THIS evening, as the bells begin to sound, there will be few who will not heave a sigh of relief that 2021 is ending and make a wish for a better 2022.

A year that promised so much after the privations of 2020 has, in the end, delivered very little. It is now 21 months since the start of the first lockdown and we are still in the grip of the pandemic with infection figures higher than ever, though there are some more positive signs on the horizon.

In addition there are plenty of other things ahead to “guess and fear” as Burns put it.

For a start the insidious menace of inflation, which people like me who came of age in the 70s remember only too well, is back amongst us, with the RPI now at something over 7% – a figure we haven’t seen for more than 20 years. Add to that spiralling energy costs, the planned National Insurance hike and the continued malign influence of a majority far-right UK Government paralysed by sleaze, corruption and incompetence and the prospects for a brighter next 12 months are not great.

New Year, however, is a time for hope, fresh starts and good intentions, so as the days slowly begin to lengthen let me make three wishes for the coming year.

The first is of course that we find ourselves by this time next year shot of the public health emergency that has dominated our lives for so long.

The consequences of the personal losses, individual and business restrictions and radical changes in our patterns of work and leisure will be with us for may years to come. Anyone who claims they have not been affected and altered by the experience is lying, but how each of us absorb what we have been through, learn from it and move forward will increasingly be the issue we must address.

During this time we have been fortunate in having as our First Minister a person who has sacrificed a huge amount of herself to try to make the right decisions despite the distracting and annoying noises off caused by immature and narrowly self-centred opposition from a variety of sources.

She and those around her have battled valiantly against the virus but even when it is vanquished, their job will not be done. There can be, I am sorry to say, no rest for her. Now she has to win the post-pandemic struggle, placing before a much-changed Scottish population a vision of what they can and must achieve whilst holding off a decrepit but vicious UK establishment that puts the preservation of the bankrupt Union ahead of preserving democracy itself.

So my second wish is for a well-informed and well-thought-out approach to the next, conclusive independence referendum – and for it to take place as soon as we can guarantee an extended face-to-face, intense and inclusive discussion about the future of our country.

The best way to do that, as Nicola has herself indicated, is for the SNP/Green government to introduce the final part of the suite of referendum legislation into the Scottish Parliament this spring – pandemic permitting – and then to work to secure a positive outcome to the process during 2023.

The final wish is for the Yes movement that must lead that campaign.

The National: Yes campaign material as the campaign ahead of the Scottish independence referendum continues. PRESS ASSOCIATION Photo. Picture date: Monday September 8, 2014.  The more information people have in the run-up to the independence referendum, the more

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I was delighted that the SNP was able to work closely with this newspaper and Believe in Scotland in October and November, and as a result to distribute a million newspapers to homes the length and breadth of our country.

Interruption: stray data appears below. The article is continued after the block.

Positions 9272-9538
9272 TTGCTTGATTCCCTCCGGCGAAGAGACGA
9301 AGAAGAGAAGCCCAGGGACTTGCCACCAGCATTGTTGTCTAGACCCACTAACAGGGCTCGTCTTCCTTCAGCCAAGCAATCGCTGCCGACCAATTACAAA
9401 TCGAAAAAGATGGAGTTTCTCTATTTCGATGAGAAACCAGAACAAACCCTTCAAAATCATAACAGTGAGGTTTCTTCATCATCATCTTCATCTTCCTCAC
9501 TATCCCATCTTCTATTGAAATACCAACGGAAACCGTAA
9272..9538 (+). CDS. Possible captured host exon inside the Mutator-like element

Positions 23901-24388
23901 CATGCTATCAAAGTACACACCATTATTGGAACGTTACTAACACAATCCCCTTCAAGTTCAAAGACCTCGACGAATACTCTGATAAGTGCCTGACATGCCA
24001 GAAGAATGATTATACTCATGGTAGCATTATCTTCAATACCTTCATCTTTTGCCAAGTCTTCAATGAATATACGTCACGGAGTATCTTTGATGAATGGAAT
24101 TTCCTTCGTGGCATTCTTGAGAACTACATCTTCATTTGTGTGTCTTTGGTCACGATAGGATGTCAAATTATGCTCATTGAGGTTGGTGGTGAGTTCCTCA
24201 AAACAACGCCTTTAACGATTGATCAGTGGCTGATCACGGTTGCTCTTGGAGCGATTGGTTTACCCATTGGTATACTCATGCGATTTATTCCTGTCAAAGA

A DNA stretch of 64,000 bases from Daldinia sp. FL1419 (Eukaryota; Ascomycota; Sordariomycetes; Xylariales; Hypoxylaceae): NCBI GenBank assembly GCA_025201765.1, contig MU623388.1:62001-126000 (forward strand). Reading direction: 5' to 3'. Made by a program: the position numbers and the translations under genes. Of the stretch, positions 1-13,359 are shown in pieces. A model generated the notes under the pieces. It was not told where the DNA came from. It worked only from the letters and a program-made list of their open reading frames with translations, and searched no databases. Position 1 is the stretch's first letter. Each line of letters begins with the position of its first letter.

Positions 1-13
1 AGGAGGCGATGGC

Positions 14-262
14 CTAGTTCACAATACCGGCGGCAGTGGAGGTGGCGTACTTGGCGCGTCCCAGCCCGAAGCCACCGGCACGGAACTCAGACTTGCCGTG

But that, for me, is only the start.

For example all independence polls tells us that the group least likely to vote Yes is that comprised of the over-60s. Yet independence offers them not only an improved standard of living, with a commitment by all politicians supporting independence to a better state pension – but also enhanced prospects for their children and grandchildren making their way in a fairer, more equal and more prosperous country.

The backwater that Britain is becoming offers no relief from decline. Freedom of movement is now prevented, the huge advantages of the single market abandoned and the opportunities afforded by schemes such as Erasmus+, which applies to youth work and training as well as higher education, have been thrown away by the disaster of Brexit.

The time is right for a campaign to tell the truth about independence to that older generation. Skilled older communicators would be huge assets in such a campaign and, using them, this newspaper and the SNP could reach out to a new audience working alongside other parts of the Yes movement including Pensioners for Independence.

So despite the difficulties, a better 2022, lies open to us all if we choose to move forward positively with a clear confident – and united – idea of what we wish to achieve.

We can, working with the experienced leadership which Scotland already has, start to prepare for post-pandemic opportunities.

We can put in place the final legislation that will open the door to a referendum.

We can help to build a dynamic and inclusive Yes movement which will win all of Scotland over to independence.

We will have disagreements of course. There will always be issues that divide the forces for progress and they will be exploited by those who wish us to fail.

But if we waste all our time and effort on such things, digging trenches from which to throw deeply felt but ultimately irrelevant Twitter barbs, then we will have no-one to blame but ourselves.

We should work instead on what we have in common, which is Scotland’s cause – the cause of Independence.

That cause will be the hope in my heart this Hogmanay, and in many other hearts too.

Let’s resolve to make it happen at last.